Where and When: From my experience, it was not uncommon for committee members to be holed up in a room (windows optional) for 10-12 hours a day for days on end. And at other schools with larger volumes of applications to move through, committee can last for weeks. Often, admissions offices will meet for committee before most, if not all, major application deadlines, including Early Decision and Regular Decision.
How: Let me back up: colleges have a finite number of seats available in their first-year class. But it’s not just about filling those seats; it’s about crafting a community of students who will contribute in many and differing ways. And for that reason, a conversation is necessary to get to know the students better. After the admission counselor presents their students, it is up to the group as a whole to decide if the student will be admitted. If it’s an Early Decision committee, the decision may be either to admit or deny the student. If it’s a Regular Decision committee, the decision not to admit a student may mean they remain on the waitlist. At some schools, final decisions are reached by majority vote; others rely upon unanimous agreement. Either way, the ultimate decision rests with the collective to address how students meet institutional needs.
No matter what these specific logistical details look like, there are some aspects of committee that remain constant. For one, you can bet that there are always snacks in the back of the room. (I often pretended not to notice the bowls of fresh fruit and instead reached right for the homemade brownies or very-much-not-homemade Keebler cookies.) The second thing you can always count on is that committee is all about storytelling. Just as you, the student, poured yourself into every corner of your application, now it’s your admission counselor’s turn to share that story with the larger committee.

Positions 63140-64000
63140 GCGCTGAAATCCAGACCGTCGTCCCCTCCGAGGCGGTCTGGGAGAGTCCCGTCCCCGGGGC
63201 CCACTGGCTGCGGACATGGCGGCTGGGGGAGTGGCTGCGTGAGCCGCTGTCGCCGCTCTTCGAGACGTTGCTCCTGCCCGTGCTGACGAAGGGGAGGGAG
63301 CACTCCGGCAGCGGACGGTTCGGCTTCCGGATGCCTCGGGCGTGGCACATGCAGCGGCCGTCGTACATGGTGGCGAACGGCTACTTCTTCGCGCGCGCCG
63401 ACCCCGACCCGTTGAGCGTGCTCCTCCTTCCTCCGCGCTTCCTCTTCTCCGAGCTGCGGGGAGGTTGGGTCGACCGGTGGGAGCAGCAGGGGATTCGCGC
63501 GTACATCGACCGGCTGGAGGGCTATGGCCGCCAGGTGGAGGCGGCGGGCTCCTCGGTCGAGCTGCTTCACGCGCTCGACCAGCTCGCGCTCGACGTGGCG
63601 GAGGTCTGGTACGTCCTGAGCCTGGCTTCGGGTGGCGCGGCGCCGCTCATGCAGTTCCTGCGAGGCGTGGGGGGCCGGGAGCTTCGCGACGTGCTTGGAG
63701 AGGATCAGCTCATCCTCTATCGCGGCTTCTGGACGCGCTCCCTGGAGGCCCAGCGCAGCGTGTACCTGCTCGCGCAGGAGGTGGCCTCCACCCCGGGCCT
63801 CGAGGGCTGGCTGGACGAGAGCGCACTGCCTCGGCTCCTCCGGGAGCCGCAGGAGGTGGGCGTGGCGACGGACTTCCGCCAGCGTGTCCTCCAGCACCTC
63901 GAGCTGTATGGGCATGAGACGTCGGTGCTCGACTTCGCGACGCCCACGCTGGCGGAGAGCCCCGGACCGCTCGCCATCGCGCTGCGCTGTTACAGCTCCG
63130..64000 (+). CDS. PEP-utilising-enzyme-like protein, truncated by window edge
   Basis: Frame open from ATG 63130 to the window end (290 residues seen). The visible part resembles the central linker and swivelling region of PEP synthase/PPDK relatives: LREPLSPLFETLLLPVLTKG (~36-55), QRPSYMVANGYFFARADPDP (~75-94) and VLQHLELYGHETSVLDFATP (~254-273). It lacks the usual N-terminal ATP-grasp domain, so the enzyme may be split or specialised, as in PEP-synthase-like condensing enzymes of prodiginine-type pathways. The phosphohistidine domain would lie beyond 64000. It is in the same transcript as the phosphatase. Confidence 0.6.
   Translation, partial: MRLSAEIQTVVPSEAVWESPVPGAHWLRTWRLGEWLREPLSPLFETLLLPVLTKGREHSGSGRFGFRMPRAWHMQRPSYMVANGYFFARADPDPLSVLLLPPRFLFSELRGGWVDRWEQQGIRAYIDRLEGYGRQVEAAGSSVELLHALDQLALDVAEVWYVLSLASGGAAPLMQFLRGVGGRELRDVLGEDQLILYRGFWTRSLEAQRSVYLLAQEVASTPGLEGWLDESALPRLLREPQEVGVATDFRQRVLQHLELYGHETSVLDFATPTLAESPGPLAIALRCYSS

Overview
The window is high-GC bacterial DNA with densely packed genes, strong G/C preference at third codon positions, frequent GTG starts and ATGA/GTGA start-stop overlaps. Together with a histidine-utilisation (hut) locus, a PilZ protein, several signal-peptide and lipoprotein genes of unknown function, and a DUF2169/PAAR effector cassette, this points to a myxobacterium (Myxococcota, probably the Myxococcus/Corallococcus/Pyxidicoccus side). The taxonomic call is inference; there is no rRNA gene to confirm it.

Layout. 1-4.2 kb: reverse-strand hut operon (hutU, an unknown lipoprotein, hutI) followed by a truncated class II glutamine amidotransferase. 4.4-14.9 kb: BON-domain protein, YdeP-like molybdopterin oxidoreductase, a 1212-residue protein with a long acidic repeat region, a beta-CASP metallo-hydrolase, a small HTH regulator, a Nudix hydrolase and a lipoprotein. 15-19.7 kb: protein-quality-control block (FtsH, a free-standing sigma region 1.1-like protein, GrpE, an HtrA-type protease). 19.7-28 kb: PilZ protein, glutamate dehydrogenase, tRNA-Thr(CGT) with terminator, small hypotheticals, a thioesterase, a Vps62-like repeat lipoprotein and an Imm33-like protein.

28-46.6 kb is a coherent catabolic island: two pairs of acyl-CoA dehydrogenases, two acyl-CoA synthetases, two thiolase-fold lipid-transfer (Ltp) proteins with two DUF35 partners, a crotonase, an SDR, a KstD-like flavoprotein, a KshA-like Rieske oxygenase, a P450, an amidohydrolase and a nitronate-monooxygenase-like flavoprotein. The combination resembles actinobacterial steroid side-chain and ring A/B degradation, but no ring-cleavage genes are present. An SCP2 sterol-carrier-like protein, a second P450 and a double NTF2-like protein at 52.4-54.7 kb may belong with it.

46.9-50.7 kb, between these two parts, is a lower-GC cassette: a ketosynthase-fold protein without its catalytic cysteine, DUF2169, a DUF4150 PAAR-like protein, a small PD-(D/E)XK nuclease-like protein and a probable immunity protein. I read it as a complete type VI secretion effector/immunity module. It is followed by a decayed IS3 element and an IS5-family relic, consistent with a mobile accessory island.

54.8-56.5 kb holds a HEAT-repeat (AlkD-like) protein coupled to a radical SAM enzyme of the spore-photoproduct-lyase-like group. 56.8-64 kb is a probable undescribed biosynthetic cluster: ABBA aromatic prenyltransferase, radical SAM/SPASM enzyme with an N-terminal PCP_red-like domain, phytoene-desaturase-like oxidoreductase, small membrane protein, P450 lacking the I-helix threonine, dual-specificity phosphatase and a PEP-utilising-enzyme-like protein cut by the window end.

Committee was by far one of my favorite parts of the application review process, and really, of my job as a whole. It was the time for me to really advocate for my students. Preparation took hours; I would comb back through a student’s application, re-reading every line from their essays and recommendation letters, analyzing their transcript with a critical eye on rigor and grade trends. I typed up my notes in a succinct summary, crafting my outline based on how I wanted to tell the student’s story.
And the last thing I’ll say is that these decisions are incredibly difficult to make. Many of the most selective (or highly selective) colleges simply do not have the space to admit all of the students they know would be a great fit. So, if your admission decision is not what you hoped it would be, it is not an indictment of your intelligence, talent, or achievements. Regardless of what your admission decision is, you can know that your application was given the time, respect, and dignity that it—and you—deserve in this review process. You will know that the time and energy that you poured into your application was thoughtfully reviewed by not only one person, but multiple (real!) people. It is a human process, and I hope that brings you some peace of mind.